Archbishop John Nienstedt today abruptly ended a session in which he testified under oath about his handling of clergy sexual abuse allegations in St. Paul and Minneapolis, an attorney suing the church said.
The four-hour deposition of Nienstedt ended heatedly after attorney Jeff Anderson, who represents a man who says he was sexually abused by the Rev. Thomas Adamson in the 1970s, asked the archbishop to turn over files of offending priests to law enforcement.
Explore the full investigation Clergy abuse, cover-up and crisis in the Twin Cities Catholic church
"The archbishop balked, and refused and as we urged him to consider doing that because it's the only safe thing for the community to do, to turn it over to police, the deposition was terminated by the other side and they walked out," Anderson said.
It was the first time Nienstedt has had to answer questions under oath regarding the sexual abuse of children by priests in the archdiocese since he became archbishop six years ago. Church lawyers tried for months to block the deposition on the grounds it is not relevant to the case. But Ramsey County Judge John Van de North and the Minnesota Court of Appeals disagreed.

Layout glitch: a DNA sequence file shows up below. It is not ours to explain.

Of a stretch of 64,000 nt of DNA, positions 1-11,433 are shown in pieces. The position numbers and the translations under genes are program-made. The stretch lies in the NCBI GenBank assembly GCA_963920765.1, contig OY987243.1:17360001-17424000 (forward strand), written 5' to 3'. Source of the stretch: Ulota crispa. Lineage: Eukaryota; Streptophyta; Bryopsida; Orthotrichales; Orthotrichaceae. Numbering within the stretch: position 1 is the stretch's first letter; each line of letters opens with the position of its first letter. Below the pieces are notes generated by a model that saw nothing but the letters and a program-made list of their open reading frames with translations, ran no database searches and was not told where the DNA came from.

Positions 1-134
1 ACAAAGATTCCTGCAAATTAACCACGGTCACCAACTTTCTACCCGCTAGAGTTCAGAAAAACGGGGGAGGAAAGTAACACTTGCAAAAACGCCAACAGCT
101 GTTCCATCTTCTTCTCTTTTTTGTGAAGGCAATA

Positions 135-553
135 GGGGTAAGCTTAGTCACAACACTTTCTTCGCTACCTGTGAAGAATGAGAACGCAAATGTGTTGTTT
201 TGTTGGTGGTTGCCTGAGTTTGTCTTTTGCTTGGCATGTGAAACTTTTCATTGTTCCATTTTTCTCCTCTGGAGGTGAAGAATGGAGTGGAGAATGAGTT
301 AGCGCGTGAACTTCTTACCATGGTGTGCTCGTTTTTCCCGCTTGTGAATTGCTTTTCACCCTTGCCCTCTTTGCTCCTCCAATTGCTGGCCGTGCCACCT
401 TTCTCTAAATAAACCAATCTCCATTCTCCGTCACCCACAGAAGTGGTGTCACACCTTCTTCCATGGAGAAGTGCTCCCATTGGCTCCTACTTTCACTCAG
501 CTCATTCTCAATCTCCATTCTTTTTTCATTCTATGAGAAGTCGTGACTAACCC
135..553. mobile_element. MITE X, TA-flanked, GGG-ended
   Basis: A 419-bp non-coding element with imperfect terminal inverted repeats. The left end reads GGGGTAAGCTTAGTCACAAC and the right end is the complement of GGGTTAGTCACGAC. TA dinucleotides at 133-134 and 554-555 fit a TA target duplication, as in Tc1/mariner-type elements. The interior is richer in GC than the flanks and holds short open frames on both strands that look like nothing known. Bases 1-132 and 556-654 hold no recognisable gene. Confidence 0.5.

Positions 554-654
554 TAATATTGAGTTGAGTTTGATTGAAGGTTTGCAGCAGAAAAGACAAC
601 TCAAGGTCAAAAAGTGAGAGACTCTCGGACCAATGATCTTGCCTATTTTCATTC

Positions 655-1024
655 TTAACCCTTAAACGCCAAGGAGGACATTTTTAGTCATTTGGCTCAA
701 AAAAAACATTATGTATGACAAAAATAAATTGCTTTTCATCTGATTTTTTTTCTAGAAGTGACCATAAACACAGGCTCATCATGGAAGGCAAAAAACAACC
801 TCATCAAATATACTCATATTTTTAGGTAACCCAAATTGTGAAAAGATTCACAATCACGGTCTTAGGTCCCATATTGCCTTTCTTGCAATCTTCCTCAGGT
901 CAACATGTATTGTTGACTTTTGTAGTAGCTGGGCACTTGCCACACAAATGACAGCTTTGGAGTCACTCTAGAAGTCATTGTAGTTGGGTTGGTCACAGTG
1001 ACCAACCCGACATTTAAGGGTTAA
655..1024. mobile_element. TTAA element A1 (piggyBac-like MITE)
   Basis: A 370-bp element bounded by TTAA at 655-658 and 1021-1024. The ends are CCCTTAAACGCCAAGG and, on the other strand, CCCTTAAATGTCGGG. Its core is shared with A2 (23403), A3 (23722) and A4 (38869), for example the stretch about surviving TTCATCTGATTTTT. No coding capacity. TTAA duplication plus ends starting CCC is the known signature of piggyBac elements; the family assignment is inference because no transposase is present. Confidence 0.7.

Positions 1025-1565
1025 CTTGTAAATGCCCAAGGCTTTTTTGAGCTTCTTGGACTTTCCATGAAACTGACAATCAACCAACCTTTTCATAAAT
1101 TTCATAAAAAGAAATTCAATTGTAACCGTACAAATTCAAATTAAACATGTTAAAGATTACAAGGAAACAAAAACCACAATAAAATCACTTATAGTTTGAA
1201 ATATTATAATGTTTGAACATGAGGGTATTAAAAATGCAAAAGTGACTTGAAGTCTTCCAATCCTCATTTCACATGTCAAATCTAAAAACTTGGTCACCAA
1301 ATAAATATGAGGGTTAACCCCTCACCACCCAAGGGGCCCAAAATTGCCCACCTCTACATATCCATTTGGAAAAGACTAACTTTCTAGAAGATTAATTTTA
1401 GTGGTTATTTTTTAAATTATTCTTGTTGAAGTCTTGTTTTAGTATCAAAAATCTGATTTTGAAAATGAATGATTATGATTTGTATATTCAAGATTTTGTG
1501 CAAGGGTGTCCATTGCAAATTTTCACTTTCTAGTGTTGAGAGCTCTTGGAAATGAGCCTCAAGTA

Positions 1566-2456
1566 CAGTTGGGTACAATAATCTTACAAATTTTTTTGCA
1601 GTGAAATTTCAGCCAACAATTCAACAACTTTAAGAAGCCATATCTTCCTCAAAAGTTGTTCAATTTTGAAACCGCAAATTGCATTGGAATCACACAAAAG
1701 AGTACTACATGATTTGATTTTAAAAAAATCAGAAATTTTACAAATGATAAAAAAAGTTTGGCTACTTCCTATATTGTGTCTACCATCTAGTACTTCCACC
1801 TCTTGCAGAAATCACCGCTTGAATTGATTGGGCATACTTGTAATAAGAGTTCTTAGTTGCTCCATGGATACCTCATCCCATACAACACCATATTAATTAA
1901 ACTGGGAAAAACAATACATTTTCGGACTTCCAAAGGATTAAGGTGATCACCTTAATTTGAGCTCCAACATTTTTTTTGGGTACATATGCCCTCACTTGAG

Van de North also ordered the archdiocese to turn over thousands of documents about accused priests to lawyers representing the man who filed suit against the church.
At a news conference following the deposition, Anderson called on St. Paul Police and the Ramsey County Attorney to stop giving the archdiocese "deferential treatment."
"Get that search warrant, impanel that grand jury, get those files before evidence is destroyed," Anderson said. "And in the meantime, we're turning over everything we have. We've turned everything we had to the state and now the stuff that they've just turned over to us in the last day under a court order, that we can turn over, we're turning over to them as soon as we're done talking to you."
A statement released by the archdiocese said Nienstedt repeatedly stated during his deposition that the safety of children is the archdiocese's highest priority. He was not asked questions about the man who sued the church or about Adamson.
The statement also said that Nienstedt has assumed responsibility for mistakes that have been made since he became archbishop.
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